“All stations report secure, sir,” reported K’Marg eventually, his readouts flashing green across the board.
“Very well. Conn, thrusters at station-keeping. Commander T’Saal, initiate long-range scans.”
Lieutenant-Commander T’Saal keyed commands into her security console with typical Vulcan efficiency. Only her deep, black irises betrayed her Betazoid half. Her olive skin, pointed ears protruding from a neat, black bob and suppressed emotions clearly marked her as Vulcan to anybody who met her. Indeed, she demanded to be referred to as T’Saal and not her full name of T’Saal Rito, inherited from a proud, Betazoid mother.
“Long range sensors can detect no vessels within five light years, sir. No natural anomalies detected.”
“Thank you.” Rekat turned to Norton. “Admiral?”
Norton smiled. Despite being a crew taken from fleets of widely differing procedures and motivations, he was amazed at how quickly they had absorbed the Starfleet practices. A more egotistical officer might have patted himself on the back for the way he had trained the crew, but Norton knew that he had been simply a figurehead. The crew had done the hard work themselves and he was both proud and amazed.
The people beneath him would have argued that point vociferously. He had moulded them into a tight, well-trained group and, while disagreements were still a little more than rare, the chain of command was respected at all times.
“Rekat, inform the starship captains that they have permission to undock.”
Gul Rekat nodded and relayed the order. Outside, atop the long docking pylons, latches banged open and airlock seals hissed free. Slowly the four escort ships of the Horizon manoeuvred away from their base, taking up protective positions on all sides.
When the admiral was satisfied all was proceeding satisfactorily, he addressed the bridge comlink, “Sub-Commander N’Varr, you may proceed with hub assembly.”
“Yes, sir,” came the instantaneous reply from the chief engineer, almost five kilometres behind them in the main hangar bay.
Gigantic motors roared into life and the rear drydock doors crept open, revealing the disassembled sections of the transwarp hub, held in place by numerous workbees and tugs. Once fully-exposed, the engineering crews set to work, gently pulling the huge latticework segments into space. The task would require at least a standard week to complete and during that time, the four starships had work of their own to begin.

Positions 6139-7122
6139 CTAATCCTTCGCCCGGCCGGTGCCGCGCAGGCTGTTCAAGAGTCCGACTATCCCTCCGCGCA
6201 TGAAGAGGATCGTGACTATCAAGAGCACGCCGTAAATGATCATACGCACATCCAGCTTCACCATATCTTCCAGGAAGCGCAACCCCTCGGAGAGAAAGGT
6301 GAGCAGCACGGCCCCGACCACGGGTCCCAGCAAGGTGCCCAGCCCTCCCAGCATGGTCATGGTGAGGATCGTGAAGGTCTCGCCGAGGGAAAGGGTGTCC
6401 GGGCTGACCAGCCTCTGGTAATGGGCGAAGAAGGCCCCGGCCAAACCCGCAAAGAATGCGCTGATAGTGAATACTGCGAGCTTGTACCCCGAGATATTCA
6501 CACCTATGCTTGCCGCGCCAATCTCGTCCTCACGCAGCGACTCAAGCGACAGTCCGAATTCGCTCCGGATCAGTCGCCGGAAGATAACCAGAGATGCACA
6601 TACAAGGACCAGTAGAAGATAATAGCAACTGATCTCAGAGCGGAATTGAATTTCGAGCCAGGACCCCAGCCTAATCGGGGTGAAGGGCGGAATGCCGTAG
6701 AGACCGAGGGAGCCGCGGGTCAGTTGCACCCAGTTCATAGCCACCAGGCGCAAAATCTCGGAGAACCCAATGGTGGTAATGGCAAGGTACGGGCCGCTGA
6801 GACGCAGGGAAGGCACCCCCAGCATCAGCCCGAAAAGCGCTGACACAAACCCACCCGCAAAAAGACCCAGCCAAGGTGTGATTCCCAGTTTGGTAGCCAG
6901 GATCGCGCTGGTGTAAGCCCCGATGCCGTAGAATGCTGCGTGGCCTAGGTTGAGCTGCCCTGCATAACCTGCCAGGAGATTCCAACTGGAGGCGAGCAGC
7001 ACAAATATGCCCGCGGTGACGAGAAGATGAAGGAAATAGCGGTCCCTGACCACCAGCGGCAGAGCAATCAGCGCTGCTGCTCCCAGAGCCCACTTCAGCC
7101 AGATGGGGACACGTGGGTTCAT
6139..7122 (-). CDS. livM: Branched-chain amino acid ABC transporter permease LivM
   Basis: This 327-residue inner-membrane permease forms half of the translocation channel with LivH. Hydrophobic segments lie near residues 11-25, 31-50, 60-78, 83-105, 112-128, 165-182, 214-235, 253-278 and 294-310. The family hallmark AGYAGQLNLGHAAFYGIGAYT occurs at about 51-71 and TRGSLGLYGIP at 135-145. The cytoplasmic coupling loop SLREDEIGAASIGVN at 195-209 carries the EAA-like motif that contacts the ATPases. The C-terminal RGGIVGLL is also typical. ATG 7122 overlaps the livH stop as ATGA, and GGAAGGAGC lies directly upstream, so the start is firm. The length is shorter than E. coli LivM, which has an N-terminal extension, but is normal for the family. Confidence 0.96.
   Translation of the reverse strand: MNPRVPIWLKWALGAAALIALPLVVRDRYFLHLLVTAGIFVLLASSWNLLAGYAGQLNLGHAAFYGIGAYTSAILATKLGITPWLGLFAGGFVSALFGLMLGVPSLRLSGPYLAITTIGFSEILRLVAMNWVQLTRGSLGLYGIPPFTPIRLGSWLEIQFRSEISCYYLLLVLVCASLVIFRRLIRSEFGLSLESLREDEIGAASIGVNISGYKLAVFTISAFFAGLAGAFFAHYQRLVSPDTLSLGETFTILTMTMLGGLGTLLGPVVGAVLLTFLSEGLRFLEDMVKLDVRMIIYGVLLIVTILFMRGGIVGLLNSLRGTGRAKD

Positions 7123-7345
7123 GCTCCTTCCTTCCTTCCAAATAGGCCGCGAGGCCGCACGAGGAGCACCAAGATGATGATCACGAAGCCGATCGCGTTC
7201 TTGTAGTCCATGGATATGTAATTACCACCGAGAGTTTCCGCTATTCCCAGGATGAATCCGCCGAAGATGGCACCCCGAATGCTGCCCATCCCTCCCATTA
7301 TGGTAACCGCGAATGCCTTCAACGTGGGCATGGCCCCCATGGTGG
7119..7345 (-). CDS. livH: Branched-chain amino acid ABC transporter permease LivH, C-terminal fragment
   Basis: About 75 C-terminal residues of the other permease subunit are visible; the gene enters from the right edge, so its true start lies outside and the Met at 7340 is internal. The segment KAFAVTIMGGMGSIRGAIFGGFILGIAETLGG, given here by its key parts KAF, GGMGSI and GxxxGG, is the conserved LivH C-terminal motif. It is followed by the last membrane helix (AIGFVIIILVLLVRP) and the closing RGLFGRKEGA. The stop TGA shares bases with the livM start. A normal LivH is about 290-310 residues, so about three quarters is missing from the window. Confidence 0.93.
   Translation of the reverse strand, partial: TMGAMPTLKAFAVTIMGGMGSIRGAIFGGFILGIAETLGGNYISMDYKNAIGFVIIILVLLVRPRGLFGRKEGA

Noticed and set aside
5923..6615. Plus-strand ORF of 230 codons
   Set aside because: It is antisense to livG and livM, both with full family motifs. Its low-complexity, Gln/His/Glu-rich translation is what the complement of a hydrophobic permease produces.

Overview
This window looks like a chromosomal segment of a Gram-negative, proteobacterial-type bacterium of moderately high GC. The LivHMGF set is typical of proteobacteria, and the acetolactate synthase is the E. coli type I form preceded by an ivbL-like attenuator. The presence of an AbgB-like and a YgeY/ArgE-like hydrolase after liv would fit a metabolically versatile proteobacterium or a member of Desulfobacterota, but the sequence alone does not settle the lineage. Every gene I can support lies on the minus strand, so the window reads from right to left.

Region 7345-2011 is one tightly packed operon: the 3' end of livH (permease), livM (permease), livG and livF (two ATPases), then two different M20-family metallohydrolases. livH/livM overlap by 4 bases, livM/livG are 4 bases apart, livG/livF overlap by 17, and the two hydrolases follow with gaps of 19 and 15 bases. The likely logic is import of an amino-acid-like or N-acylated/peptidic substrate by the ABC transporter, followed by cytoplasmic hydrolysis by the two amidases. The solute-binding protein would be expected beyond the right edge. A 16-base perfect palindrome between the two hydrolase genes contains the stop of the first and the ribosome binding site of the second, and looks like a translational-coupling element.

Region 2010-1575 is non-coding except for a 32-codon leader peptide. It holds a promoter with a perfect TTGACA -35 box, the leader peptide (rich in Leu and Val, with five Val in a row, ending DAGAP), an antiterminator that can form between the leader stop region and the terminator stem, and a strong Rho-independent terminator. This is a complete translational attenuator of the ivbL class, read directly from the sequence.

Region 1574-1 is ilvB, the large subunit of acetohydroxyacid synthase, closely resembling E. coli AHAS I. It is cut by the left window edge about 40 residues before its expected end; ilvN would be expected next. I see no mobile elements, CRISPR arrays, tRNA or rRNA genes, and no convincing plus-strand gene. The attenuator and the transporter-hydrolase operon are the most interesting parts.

Before then, however, Norton had a speech planned. He had been preparing it for years, writing and rewriting it many times. He had decided against a typical Starfleet pep talk and instead opted for a brief confidence-builder that all of his crew could appreciate.
“Attention all stations, this is Admiral Norton.” He paused for a moment, glancing around at his dedicated bridge staff. “We have travelled further than anybody can possibly have imagined. Not only in terms of distance, but also ideologically. We are a crew of many races, but yet we are one. We are the crew of Horizon. I am honoured to serve with each and every one of you.
“Now, as we begin construction of our means of returning home, we are tasked with searching out new life and new civilisations in this unknown expanse of the universe. We are not conquerors. We are not invaders. We are explorers.
Throughout the ship, officers and crew shouted the word in their own languages: Klingon, Romulan, Cardassian, Andorian, Terran, Tellarite and countless others. It could be felt through the deck-plates and bulkheads of the entire vessel, rippling out into space, a shockwave of supreme confidence.
Four hours later, Norton eased his achingly-stiff body down onto the comfortable sofa in his quarters, taking great care not to spill the hot coffee he had just replicated. His pain came from the tension he had felt as his crews had expertly performed their assigned duties. As they busied themselves, he had nothing to do but sit in his command chair and appear to be in charge.